• a whistle for attracting attention – it is less tiring to blow than yell and the sound travels further
  • a map of the area – or take a photo of the trail map on your fully charged phone
  • some extra water / water purification tablets
  • a distress alerting device such as a PLB (personal locator beacon).

If you’re planning more remote or less travelled tracks, then in addition to the above, Sergent Steane of the Tasmanian Police recently advised:

“If you’re going to those more minor routes, do your homework, make sure you’re experienced for it, get your maps.  Certainly make sure you’re fit enough, do some warm-up walks.”

Hiking is fun, and a wonderful way to see some fantastic parts of Australia, hidden from those who demand road access and a kiosk/cafe in the car-park.  Just make sure you take some simple precautions to have a safe and enjoyable time in the great outdoors.

For more information on what distress alerting device would suit your needs, download Save Our Selves – a guide for getting help in remote areas.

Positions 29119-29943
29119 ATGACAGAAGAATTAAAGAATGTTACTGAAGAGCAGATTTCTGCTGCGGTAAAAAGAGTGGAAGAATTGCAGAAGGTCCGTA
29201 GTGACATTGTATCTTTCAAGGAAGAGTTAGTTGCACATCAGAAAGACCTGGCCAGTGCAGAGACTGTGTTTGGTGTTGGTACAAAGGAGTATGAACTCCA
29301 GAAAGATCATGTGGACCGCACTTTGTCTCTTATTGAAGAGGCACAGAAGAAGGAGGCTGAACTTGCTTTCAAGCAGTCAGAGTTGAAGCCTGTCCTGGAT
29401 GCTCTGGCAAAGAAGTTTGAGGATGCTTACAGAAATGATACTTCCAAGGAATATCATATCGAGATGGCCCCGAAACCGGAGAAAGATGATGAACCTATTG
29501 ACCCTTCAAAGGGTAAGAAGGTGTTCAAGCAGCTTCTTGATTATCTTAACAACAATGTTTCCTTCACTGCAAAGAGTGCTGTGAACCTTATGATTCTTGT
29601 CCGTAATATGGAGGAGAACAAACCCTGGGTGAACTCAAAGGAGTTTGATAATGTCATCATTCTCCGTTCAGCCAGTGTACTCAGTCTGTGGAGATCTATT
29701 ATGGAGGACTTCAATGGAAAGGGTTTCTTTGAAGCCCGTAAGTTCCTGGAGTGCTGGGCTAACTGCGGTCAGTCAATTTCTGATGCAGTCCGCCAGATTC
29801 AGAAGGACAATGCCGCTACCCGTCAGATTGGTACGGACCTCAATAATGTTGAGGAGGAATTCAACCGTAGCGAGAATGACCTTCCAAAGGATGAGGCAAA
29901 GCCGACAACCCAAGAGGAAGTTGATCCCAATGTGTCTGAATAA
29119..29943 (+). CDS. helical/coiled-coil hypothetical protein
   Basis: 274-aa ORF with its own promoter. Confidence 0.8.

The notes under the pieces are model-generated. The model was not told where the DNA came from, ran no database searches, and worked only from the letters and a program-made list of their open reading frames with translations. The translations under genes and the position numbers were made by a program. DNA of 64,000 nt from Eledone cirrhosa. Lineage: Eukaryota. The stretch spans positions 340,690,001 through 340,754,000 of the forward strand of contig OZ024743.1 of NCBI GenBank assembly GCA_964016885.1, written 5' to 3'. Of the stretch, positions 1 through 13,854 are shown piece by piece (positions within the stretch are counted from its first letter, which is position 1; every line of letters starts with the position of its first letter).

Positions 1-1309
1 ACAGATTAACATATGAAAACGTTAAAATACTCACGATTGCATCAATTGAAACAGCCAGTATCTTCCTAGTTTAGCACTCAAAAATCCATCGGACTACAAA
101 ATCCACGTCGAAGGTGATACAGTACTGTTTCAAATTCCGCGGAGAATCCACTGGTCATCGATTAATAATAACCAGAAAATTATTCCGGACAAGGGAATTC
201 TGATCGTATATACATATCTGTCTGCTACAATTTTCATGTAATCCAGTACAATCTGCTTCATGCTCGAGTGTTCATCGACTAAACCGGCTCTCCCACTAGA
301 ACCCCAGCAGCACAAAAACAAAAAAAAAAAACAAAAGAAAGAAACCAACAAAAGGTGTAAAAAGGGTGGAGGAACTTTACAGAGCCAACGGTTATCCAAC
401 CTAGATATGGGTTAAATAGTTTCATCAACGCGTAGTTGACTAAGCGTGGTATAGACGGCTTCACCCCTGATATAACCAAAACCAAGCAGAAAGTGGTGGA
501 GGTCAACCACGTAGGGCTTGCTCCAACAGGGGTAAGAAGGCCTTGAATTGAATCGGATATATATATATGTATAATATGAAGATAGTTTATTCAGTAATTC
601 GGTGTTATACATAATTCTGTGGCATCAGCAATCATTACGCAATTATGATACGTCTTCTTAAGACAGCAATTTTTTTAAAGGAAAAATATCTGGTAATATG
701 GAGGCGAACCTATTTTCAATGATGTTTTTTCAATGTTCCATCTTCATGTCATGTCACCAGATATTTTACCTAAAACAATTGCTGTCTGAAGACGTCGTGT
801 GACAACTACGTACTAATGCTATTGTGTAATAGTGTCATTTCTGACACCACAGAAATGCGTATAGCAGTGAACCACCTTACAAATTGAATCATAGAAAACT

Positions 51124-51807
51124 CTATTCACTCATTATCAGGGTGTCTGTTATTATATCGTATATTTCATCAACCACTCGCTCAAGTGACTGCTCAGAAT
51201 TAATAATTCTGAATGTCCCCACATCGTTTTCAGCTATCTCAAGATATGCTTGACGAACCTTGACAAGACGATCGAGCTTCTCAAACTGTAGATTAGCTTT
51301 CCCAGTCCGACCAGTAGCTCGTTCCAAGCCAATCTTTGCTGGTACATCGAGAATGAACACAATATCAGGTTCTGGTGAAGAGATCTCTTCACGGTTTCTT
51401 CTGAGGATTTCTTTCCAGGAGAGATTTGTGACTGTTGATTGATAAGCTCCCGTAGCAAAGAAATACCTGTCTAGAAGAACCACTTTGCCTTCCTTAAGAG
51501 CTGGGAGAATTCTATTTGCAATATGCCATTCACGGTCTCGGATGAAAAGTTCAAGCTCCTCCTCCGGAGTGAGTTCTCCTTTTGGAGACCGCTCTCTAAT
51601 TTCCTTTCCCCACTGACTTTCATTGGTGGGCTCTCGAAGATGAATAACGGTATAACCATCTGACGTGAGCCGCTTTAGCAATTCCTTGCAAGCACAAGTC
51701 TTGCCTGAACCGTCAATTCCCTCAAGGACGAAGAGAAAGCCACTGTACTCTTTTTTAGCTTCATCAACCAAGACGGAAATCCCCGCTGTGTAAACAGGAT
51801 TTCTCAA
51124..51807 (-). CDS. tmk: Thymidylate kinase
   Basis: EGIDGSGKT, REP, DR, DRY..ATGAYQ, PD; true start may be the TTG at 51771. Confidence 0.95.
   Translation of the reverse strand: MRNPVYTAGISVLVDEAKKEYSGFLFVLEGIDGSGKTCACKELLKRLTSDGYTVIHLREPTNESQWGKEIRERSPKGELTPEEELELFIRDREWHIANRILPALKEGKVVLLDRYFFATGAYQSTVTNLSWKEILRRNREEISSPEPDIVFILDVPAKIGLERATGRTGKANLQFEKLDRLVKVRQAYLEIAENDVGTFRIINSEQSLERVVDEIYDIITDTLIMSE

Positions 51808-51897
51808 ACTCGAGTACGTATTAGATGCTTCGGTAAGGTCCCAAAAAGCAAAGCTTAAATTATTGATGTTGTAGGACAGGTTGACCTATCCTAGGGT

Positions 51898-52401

Ref: http://www.abc.net.au/news/2016-01-03/tasmania-police-insist-search-and-rescues-not-stretching-budget/7064498

How long do you wait before turning on your beacon?

Whilst the recent snow falls in Tasmania were spectacularly beautiful, for one hiker on the Overland Track, the snow proved to be an impassable barrier.  Despite repeated attempts over four days, the 44 year old Hobart man was unable to leave Kia Ora Hut due to deep snow drifts.

The man had rationed his food supply, and was uninjured.  He had appropriate clothing for the weather, and was even carrying snow shoes.  Distress Beacons are to be used in life and death situations.  Surely the hiker should have waited a few more days for the snow to melt before continuing on his journey.

So why did Police praise the man for doing the right thing and turning on his distress beacon?

The man was due to complete his trek, and he knew that if he failed to arrive, a search would be organised for him over the entire length of the track.  By turning on his beacon, he knew that rescuers would be able to proceed directly to his location, effectively taking the ‘search’ out of ‘search and rescue’.

It was the right thing to do.

More information on which distress beacon you need can be found in Save Our Selves – a guide to getting help in remote areas

The full story including a video of the rescue can be found here: http://www.themercury.com.au